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Community And Council Input Critical To Shaping New RM Laws

Community voice is critical to getting the Resource Management (RM) Reform right, says Local Government New Zealand (LGNZ).

LGNZ President Stuart Crosby said councils will be looking carefully at the exposure draft of the Natural and Built Environment Act that released today with a view to how it will improve upon the existing Resource Management Act (RMA) and not place a further burden on communities.

“The Government is rightly taking a red pen to the RMA, with the first exposure draft released today. But after years of system failure, we all know it’s critical to get it right. This can only be achieved with input from communities. Councils are faced with significant challenges in the decades to come – from housing affordability to infrastructure investment and climate change. They are at the coalface of these issues and know their communities best,” Mr Crosby said.

“A key issue for us is how you consolidate over 100 plans into 14 regional plans without eroding the democratic right communities currently have to have a say in how their district develops. This is particularly so, given that most of the planning efficiencies in the Randerson Report seem to flow from the establishment of national planning standards.”

On the back of extensive legal advice and economic research, LGNZ is highlighting three key concerns that need to be addressed in the new legislation:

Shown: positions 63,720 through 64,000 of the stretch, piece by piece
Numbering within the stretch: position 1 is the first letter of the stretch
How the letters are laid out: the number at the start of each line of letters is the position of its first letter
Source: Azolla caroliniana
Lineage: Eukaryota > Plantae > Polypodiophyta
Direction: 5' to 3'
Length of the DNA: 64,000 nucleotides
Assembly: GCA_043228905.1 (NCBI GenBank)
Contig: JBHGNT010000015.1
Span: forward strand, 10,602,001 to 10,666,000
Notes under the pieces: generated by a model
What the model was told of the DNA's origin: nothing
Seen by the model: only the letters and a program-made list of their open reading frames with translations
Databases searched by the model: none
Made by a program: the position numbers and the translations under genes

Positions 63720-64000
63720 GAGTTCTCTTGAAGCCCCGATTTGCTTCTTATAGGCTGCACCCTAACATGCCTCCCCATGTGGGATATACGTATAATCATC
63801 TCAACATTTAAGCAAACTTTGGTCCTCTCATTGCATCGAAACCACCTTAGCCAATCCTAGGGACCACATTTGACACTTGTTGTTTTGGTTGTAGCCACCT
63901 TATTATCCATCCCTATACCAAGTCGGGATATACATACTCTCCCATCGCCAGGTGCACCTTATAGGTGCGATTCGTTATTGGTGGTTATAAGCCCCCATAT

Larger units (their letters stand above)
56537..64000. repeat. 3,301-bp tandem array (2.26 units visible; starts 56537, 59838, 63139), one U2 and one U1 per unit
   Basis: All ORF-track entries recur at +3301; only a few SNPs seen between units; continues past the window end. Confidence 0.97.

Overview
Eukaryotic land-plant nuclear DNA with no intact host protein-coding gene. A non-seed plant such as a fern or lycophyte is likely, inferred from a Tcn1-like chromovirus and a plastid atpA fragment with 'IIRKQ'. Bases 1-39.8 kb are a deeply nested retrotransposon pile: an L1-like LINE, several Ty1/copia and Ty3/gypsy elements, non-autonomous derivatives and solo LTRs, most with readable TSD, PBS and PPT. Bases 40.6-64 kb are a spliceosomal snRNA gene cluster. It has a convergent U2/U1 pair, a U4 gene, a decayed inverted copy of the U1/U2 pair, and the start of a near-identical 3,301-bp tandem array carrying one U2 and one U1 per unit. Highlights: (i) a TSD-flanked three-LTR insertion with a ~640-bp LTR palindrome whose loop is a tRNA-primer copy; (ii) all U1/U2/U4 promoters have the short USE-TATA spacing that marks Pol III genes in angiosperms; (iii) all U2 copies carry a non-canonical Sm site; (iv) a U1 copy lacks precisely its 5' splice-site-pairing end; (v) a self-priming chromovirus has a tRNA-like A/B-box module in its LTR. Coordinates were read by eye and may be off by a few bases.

1. The new RM system must an improvement on the current legislation, given the concerns the Parliamentary Commission for the Environment has already raised.
  2. Communities must retain a voice in local place-making if district plans are being abolished in favour of 14 regional decision-making structures.
  3. The Government must protect future transport corridors to lower the cost of infrastructure provision and make housing affordable.

“We’re broadly supportive of the RM Reform process as proposed. But as the regulatory doers of 95 percent of resource management, councils know only too well what happens if you don’t pin down critical matters when legislation is being drafted,” said Mr Crosby.

“Councils have seen three decades of red-tape that’s reduced the productivity and the wellbeing of communities even as the quality of our natural environment has gone backwards. As a country we cannot afford to repeat this process. Collectively we need to elevate the level of public debate about these reforms from ‘anything has to be better than the RMA’ to one where we critically look at the proposals to assess whether they will improve on the status quo,” said Mr Crosby.

LGNZ’s extensive advice and research, released today, includes:

“We look forward to engaging positively on the Natural and Built Environment Act, as well as the Spatial Planning Act, which is currently in development. By merging the experience of local government and the policy heft of central government, we strongly believe we can implement meaningful reform of our planning system.”

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